Jack and Bill pulling my wagon while Woody and Maggie bring up the rear (Walthour-Moss Foundation, Southern Pines, NC / 2006 / Susan Edwards photo)

Wagoneering in the Sandhills

The great thing about the Sandhills is that a lot of the land is owned by the North Carolina Wildlife Resources Commission, or NCWRC. The NCWRC owns over 2 million acres of land in North Carolina. Most of that land is open to the public to hike, fish, hunt and camp on. What makes the Sandhills so great for wagon driving is that it’s full of sandy roads that run straight for miles across the rolling land. You couldn’t ask for a better place if you get into a mule runaway. Just keep your mule pointed straight up the road and “ill be a’ ‘ite”, to quote Kenny.

This is why I love driving in the Sandhills. The team, Thelma (L) and Louise (R) that Kenny let me drive. They were as perfect as I expected them to be.

Many of Kenny’s guests drive wagons or ride horses so the wedding was more of a wagon train than a country club affair. There were big wagons pulled by big mules and little carts pulled by ponies. There was even a little cart pulled by a little donkey. The thing I enjoyed most was visiting with folks and checking out all the different rigs people were driving. It really shows what all kinds of gear you can make work. Here are some photos I thought you’d enjoy.

Little cart: little mule: Big wagon: big mule
Donkey power
Breaktime
Mad Max driving his pony team.
Kenny visiting with Margie and Steve who drove his palomino gelding.
Waiting
The old How to Shorten the Bridle When You Run Out of Holes trick.

Some Wedding Photos

Of course, I should throw in some photos of Kenny and Myla’s wedding. These should give you a good idea of how folks get hitched in the Sandhills of North Carolina.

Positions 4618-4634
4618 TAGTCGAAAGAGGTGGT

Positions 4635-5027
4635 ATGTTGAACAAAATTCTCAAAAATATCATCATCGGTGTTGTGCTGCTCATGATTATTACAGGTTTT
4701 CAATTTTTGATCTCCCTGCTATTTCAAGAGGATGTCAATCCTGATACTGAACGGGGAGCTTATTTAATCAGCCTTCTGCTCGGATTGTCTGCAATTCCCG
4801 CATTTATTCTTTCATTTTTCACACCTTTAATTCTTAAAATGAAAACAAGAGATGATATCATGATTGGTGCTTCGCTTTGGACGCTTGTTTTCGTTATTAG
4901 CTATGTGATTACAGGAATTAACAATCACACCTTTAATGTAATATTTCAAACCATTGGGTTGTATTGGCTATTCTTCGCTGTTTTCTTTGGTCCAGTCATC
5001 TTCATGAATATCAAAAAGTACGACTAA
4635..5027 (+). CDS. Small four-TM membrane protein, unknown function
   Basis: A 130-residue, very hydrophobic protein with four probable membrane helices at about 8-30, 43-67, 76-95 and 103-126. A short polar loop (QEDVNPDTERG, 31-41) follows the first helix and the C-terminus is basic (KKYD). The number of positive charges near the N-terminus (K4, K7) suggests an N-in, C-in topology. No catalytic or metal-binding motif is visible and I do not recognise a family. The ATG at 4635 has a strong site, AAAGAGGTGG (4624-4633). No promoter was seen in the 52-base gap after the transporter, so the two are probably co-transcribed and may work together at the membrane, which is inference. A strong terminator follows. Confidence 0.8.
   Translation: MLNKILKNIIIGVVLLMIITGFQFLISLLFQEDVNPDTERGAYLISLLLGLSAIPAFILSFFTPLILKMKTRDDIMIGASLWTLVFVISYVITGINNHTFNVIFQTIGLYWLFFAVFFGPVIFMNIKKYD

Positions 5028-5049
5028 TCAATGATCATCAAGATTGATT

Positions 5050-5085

They said “I do”.
They ate cake.
And then they danced.
The wedding was held in the field trial barn.
One of the photos hanging on the wall. The caption read “Miss Frances Griscom in a mule-pushed hunt wagon at Water Oak, her family’s plantation in Florida, circa 1935. The photograph is courtesy of the State Archives of Florida”.
Kenny’s buddy Rooster’s mules. They were not invited to the reception but I snuck them some fresh grass.

It sure was fun catching up with you Swamp Dawg, Greg, Mad Max, Wendy, Victor, Jackie, Jamie, Rooster, Shelby, and everyone else. Kenny and Myla, I’m honored you asked me to hold your wedding rings during the ceremony. I wish you all the best in your new life together.

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Cracker hanging with young Captain America at a catfish farm in Tennesee. One of the many stories from the new “Trash to Triumph” book.

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2 Responses to Wagon Riding in the Sandhills of North Carolina

  • Lovely event!
    First time I have ever encountered a conveyance pushed ahead of an equine. I won’t state the obvious about putting something in front of something else, but its interesting to ponder that a mule pushes into his trace, just the same. What would be the advantage of having the gear in front of the animal, I wonder?

    • This is one of the only times I’ve seen the “mule pushes the cart” arrangements. I think it’s just to give the person in the cart a clear shot at the quail out the front of the cart. The push/pull thing is interesting, though, because, if you think about it, when a mule “pulls” a wagon it’s the same as “pushing” it with its shoulders. This could have made for some lively discussion among the wedding party but most of us were too busy having our cake-fed butts pulled/pushed by our mules. Great comment! Bernie